Now Standard Embedded EJB Container in Java EE 6

With Java EE 6 there is a standardized Java EE embedded container javax.ejb.embedded.EJBContainer for example unit testing.

See https://docs.oracle.com/javaee/6/tutorial/doc/gkcrr.html.

Finally Standardized JNDI Naming in Java EE 6

Previous Java EE 6 each EE container had its own JNDI naming standard. This means when deploying an EJB in a Java EE 5 container, they were all accessed with different JNDI names.

Now this is history with Java EE 6, which sets the following JNDI naming standards.

  • java:global, e.g. java:global[/application name]/module name/enterprise bean name[/interface name]
  • java:module, e.g. java:module/enterprise bean name/[interface name]
  • java:app, e.g. java:app[/module name]/enterprise bean name[/interface name]

Reference: https://docs.oracle.com/javaee/6/tutorial/doc/gipjf.html

Scheduling/Time Service in Java EE 6

In Java EE 6 is scheduling feature already built in.

Example from The Java EE 6 Tutorial (http://docs.oracle.com/javaee/6/tutorial/doc/bnboy.html).

Also good reading from Arun Gupta - https://blogs.oracle.com/arungupta/entry/totd_146_understanding_the_ejb

After reading the above I came across the following pitfalls.

Do not use persistent scheduling, because this means if you stop your server and then restart it. All scheduling event that should have taken place during shutdown will now run. Like a catchup effect.

  • Annotation way: javax.ejb.Schedule.persistent()
  • Programmatic way: javax.ejb.TimerConfig.TimerConfig(Serializable, boolean)

Another side effect is the default transaction type of javax.ejb.TransactionAttributeType.REQUIRED for all EJB. This is not always not wanted, because the meaning of a failed scheduling is it will be rerun.

I suggest changing default transaction type not supported and then move all logic to another EJB which will start transaction.

And if you want your scheduling to start at boot use @javax.ejb.Startup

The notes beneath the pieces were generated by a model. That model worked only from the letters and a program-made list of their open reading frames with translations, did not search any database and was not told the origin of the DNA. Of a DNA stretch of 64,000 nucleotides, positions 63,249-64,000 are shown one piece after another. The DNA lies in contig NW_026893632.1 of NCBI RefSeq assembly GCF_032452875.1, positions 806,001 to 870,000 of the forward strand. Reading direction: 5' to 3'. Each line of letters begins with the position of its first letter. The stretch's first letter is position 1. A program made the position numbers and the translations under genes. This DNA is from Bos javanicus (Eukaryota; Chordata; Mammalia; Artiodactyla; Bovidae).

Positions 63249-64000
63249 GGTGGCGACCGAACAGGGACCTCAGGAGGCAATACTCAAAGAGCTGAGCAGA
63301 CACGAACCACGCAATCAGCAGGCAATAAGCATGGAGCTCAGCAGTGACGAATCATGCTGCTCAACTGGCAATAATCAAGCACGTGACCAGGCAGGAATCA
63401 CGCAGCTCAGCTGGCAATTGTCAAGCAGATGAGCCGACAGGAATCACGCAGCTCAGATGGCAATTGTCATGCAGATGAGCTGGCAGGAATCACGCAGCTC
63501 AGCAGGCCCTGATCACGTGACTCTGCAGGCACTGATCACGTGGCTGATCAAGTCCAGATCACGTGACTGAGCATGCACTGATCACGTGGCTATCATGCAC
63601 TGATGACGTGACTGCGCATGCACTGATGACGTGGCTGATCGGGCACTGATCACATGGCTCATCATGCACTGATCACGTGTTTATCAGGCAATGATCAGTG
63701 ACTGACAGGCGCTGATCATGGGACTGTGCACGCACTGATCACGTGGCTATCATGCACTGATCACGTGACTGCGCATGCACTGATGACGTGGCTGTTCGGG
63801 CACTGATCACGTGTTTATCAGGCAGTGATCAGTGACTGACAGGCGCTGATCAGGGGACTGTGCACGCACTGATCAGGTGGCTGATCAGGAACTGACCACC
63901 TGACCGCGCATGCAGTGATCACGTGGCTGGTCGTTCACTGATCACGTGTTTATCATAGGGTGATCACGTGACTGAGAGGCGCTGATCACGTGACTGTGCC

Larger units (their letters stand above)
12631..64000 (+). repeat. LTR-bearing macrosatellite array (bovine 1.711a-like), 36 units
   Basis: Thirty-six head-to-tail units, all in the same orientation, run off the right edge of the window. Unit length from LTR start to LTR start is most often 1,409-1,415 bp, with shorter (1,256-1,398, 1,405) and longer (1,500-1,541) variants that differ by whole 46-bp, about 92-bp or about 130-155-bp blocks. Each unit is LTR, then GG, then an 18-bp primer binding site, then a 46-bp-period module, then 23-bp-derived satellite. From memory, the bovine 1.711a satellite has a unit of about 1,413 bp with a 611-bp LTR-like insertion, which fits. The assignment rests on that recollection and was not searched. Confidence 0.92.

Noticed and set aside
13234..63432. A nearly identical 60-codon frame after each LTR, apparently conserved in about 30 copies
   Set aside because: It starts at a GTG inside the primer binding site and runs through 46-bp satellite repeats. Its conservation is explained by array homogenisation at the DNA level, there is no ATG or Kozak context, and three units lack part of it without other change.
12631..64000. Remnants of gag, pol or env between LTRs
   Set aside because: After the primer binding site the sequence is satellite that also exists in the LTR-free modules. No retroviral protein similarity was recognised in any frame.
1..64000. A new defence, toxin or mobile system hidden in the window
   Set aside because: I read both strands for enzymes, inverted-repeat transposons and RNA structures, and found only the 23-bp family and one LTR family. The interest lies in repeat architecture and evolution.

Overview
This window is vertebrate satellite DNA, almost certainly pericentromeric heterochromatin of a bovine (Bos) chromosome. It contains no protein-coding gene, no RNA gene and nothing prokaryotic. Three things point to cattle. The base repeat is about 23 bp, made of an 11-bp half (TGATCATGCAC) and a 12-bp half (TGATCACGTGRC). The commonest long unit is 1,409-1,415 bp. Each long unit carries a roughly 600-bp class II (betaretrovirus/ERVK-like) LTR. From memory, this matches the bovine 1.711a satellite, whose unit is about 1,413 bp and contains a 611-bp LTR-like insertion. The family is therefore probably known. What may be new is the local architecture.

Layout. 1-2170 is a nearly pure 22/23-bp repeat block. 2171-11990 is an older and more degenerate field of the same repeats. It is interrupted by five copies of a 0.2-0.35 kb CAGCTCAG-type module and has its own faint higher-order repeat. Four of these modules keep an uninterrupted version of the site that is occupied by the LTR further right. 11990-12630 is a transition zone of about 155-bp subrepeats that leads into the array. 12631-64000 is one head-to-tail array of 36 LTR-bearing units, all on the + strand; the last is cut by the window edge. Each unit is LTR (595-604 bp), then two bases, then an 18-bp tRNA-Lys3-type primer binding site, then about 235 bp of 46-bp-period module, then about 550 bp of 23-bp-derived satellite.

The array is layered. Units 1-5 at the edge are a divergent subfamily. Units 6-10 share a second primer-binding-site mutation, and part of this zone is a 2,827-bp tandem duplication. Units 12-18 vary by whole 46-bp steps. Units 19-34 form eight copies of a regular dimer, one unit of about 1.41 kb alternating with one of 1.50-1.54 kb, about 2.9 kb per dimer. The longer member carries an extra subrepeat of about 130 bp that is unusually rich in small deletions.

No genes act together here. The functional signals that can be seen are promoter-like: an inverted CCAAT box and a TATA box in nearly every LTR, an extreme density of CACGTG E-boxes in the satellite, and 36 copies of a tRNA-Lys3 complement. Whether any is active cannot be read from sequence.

How to connect to JBoss EAP 6 using VisualVM

For this to work you need to have an account on access.redhat.com to be able to download the required jvisualvm.sh or .jvisualvm.bat script. See https://access.redhat.com/solutions/151343.

After download and copied to $JBOSS_HOME/bin, run it. Of course you need first to install VisualVM (jvisualvm). For Ubuntu see my previous blog. http://magnus-k-karlsson.blogspot.se/2016/03/how-to-install-visualvm-jvisualvm-on.html.

Then you need to bind the management interface to an external interface (only for remote usage) and create a management account. For details see my blog about jconsole http://magnus-k-karlsson.blogspot.se/2013/01/how-to-remote-connect-jconsole-to-jboss.html.

Then run the script and open File --> Add JMX Connection ...

How To Install VisualVM (jvisualvm) on Ubuntu

Default JDK on Ubuntu is OpenJDK. Because of legal restriction OpenJDK does not come with VisualVM, so you need to install it separately.

Choosing the Default Java on Ubuntu

Remote Debugging in JBoss EAP 6

To enable remote debugging in JBoss EAP 6, set DEBUG_MODE to true in standalone.sh

jboss-eap-6.4.0/bin/standalone.sh

Then follow mine Eclipse settings in my previous blog for JBoss EAP 5.

http://magnus-k-karlsson.blogspot.se/2016/03/remote-debugging-in-jboss-eap-5.html

Remote Debugging in JBoss EAP 5

To enable remote debugging in JBoss EAP 5, uncomment the below in run.conf

jboss-eap-5.2.0/jboss-as/bin/run.conf

Now deploy your application and open Eclipse:

  1. Add breakpoint in your code.
  2. Add Debug Configuration and add Remote Java Application and set host and port.
  3. Click Debug and access your deployed application.

Minimalistic POM for Java EE 7

One of the greatest news about Java EE 7 is, there is a usable dependency in maven central.

And here is a minimalistic POM for your Java EE 7 projects. I also added log4j, junit and mockito which are not necessary, but I use them a lot, so I added them for convenience.

If you need in memory database checkout "H2 Database Engine Cheat Sheet" [http://www.h2database.com/html/cheatSheet.html]